Family, trying to be supportive and loving gave him mixed messages. Walk away now, some said early in the process. They may have been right financially speaking but they forgot the emotional drain of being newly divorced and trying to hang onto some part of his former dreams for ‘the good life.’ Others said, “I am with you whatever you decide.” Others offered him a room so he knew he wouldn’t technically be homeless if he did lose his house. Some just listened.
The weeks just before the final eviction notice he had surgery for a cancer scare which cost him, with decent insurance, $6,000 in co-pays. He is exhibit A for the Morning Feature article on lumpiness, where bad things seem to pile on a person.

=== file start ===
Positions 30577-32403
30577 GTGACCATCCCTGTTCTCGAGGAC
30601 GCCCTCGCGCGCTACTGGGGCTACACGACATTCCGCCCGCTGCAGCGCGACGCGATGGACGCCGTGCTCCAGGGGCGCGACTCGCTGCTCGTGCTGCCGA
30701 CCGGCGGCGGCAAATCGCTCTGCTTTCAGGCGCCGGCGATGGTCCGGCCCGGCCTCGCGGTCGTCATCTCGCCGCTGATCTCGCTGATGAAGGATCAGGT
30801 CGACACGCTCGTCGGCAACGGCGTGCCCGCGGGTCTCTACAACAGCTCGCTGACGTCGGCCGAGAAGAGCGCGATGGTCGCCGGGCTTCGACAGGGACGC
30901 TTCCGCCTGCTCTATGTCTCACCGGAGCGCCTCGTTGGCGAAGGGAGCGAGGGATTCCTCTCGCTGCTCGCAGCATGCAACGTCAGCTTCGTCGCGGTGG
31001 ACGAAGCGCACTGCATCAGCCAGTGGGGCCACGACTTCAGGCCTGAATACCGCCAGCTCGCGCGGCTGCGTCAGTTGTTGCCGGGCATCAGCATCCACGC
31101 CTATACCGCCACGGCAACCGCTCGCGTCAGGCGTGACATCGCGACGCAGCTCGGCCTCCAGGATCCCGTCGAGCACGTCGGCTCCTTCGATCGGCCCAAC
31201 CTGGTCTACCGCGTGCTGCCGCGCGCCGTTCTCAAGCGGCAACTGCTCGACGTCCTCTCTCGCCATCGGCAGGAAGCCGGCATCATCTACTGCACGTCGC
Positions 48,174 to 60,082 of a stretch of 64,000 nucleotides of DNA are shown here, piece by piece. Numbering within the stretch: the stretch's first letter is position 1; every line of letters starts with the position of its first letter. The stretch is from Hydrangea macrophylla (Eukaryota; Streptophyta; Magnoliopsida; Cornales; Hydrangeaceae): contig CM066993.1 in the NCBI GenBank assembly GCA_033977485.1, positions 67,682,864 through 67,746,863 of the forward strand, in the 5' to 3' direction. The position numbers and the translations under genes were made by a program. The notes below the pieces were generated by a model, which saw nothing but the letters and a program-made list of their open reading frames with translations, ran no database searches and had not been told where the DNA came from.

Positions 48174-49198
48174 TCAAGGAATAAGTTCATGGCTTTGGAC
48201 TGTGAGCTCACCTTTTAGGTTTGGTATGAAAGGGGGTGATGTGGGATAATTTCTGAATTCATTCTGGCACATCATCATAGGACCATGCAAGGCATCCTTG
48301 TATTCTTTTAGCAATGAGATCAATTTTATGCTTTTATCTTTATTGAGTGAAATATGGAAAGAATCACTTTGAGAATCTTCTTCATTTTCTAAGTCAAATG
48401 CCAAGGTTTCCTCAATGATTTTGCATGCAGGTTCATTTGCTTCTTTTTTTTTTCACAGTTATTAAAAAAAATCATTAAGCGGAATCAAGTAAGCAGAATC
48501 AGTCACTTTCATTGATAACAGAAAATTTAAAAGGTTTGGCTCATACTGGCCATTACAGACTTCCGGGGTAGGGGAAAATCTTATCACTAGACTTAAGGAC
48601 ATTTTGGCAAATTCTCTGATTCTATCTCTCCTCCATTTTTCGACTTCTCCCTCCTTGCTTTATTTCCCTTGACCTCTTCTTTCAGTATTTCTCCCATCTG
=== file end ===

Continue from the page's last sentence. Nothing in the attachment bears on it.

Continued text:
I think some version of this story is true for every person/family in foreclosure. Whatever the intent of the program for mortgage modification there are lots of folks who are being devastated and we ought to all be careful in trying to give them advice. Much of what we would reasonably suggest is ineffective here. We also need to remember that this process is filled with emotional baggage. Republicans blaming the victims did not endear them to anyone in this process.
We also ought to be very careful in trying to defend a program that offered a shred of hope and then ripped it away. I don’t know if Congress will ever get around to investigating this and holding banks and mortgage companies accountable. For those people affected by this, I don’t suppose it much matters. We have abandoned them and they are picking up the pieces of their lives how best they can. We left them on their own. That might not have been the intention, but is the reality.